Put Your Weight on it

Rudy Ray Moore was a bad motherfucker.  Not Shaft bad, but bad. You don’t have to shut your mouth about it either. Rudy would want you to say it. He’d want you to shout it.  He wanted to be a star and set out, by sheer force of will, to become one.  He wasn’t at all concerned about which field he achieved stardom in, just so long as he did achieve it. He tried his hand as a singer, dancer, stand-up comic, producer,  and actor.  His magnum opus, Dolemite, is the thing that made him, if not a household name, famous.
It’s easy to see why Eddie Murphy would be drawn to the story of Rudy Ray Moore. Murphy also made the journey from stand-up to action star. To be fair, Murphy’s stardom was on a much grander scale.  In Dolemite is My Name Murphy puts on some very wide lapels to inhabit Moore.

DiMN is  a biopic (the most Oscar-bait of all the Oscar-bait categories there are), but it’s a different sort of biopic. It’s an R-rated comedy, which certainly feels like it belongs in Murphy’s wheelhouse. It also, strangely, has no actual villain.  This is the tale of how Rudy Ray Moore believed in himself, and a lot of other people believed in him, and some people tried to help him even if they didn’t believe, and a few corporate types didn’t believe in him and didn’t want to help him but also didn’t try to stop him either.  There’s no heavy in that story.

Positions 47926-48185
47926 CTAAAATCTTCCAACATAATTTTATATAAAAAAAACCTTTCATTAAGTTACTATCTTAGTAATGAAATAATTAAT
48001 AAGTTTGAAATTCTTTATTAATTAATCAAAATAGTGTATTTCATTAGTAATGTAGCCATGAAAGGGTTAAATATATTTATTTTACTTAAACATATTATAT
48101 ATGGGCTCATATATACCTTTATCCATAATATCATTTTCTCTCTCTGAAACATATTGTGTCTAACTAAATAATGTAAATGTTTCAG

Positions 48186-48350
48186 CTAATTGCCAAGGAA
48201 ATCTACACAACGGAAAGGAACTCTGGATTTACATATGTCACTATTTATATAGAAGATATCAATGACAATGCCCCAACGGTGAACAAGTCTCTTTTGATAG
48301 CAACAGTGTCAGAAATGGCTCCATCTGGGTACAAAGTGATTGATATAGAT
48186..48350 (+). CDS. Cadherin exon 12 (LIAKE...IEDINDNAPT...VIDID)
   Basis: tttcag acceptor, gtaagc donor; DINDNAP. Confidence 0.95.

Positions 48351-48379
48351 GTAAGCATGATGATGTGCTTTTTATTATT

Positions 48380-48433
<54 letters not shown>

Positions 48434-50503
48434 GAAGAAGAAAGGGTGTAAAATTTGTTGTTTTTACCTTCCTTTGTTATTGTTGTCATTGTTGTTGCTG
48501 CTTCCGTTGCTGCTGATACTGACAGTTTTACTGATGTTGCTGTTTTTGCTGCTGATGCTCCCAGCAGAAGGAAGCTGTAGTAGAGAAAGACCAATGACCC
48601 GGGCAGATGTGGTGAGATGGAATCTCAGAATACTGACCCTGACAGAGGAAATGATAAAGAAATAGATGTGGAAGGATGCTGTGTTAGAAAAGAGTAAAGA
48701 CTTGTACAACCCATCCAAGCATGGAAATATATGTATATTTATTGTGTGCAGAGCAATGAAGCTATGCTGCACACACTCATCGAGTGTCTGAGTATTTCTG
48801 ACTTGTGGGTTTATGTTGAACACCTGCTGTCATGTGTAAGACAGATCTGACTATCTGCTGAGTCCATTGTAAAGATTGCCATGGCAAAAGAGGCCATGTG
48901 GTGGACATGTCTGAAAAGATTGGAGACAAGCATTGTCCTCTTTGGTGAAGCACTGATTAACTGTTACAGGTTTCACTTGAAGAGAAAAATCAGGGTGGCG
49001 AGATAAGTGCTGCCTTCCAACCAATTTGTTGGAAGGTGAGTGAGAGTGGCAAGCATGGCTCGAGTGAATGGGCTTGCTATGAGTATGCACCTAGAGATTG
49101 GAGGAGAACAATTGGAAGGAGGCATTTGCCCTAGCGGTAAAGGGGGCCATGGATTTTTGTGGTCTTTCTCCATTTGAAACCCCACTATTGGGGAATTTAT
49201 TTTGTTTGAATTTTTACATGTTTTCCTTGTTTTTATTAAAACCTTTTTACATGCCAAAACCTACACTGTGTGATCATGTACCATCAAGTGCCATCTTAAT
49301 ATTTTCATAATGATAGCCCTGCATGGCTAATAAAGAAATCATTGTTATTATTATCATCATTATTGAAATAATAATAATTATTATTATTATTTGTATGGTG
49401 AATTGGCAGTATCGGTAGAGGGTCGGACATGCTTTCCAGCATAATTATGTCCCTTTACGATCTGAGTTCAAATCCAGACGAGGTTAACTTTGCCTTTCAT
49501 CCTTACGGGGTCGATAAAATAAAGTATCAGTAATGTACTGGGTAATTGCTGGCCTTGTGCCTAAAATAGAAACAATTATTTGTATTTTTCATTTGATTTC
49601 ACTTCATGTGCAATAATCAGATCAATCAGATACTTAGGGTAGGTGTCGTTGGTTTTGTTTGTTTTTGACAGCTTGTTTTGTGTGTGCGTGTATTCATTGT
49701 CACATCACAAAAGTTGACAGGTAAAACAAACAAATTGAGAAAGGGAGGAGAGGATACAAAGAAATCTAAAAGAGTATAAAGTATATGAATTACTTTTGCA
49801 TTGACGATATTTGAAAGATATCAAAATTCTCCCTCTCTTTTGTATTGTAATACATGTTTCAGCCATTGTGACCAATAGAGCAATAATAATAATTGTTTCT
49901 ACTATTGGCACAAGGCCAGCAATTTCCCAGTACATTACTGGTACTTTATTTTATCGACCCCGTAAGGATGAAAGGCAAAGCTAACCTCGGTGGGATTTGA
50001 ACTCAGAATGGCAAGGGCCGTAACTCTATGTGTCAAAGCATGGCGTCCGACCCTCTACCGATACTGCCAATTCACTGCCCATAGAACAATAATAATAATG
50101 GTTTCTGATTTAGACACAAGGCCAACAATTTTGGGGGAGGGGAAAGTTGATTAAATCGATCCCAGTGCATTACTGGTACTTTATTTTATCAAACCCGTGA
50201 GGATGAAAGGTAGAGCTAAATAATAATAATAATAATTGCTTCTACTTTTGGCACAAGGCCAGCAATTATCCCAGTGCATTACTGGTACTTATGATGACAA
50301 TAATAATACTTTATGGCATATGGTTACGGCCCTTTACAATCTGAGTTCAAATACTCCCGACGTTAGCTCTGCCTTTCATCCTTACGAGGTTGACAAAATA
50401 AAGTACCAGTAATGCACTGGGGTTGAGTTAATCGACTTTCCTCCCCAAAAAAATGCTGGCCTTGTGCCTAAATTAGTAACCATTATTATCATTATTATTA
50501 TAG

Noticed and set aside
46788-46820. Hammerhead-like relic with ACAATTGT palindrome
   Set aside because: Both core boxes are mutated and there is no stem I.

DiMN doesn’t seem to care that it doesn’t have a bad guy. The audience shouldn’t care either. 

This movie is being called a comeback for Eddie Murphy. That seems fair. He hasn’t made a film in three years, and for a decade before that he was paychecking most of the time. This project seems like something he actually cares about. You can see that on the screen.  Eddie Murphy is a bad motherfucker too.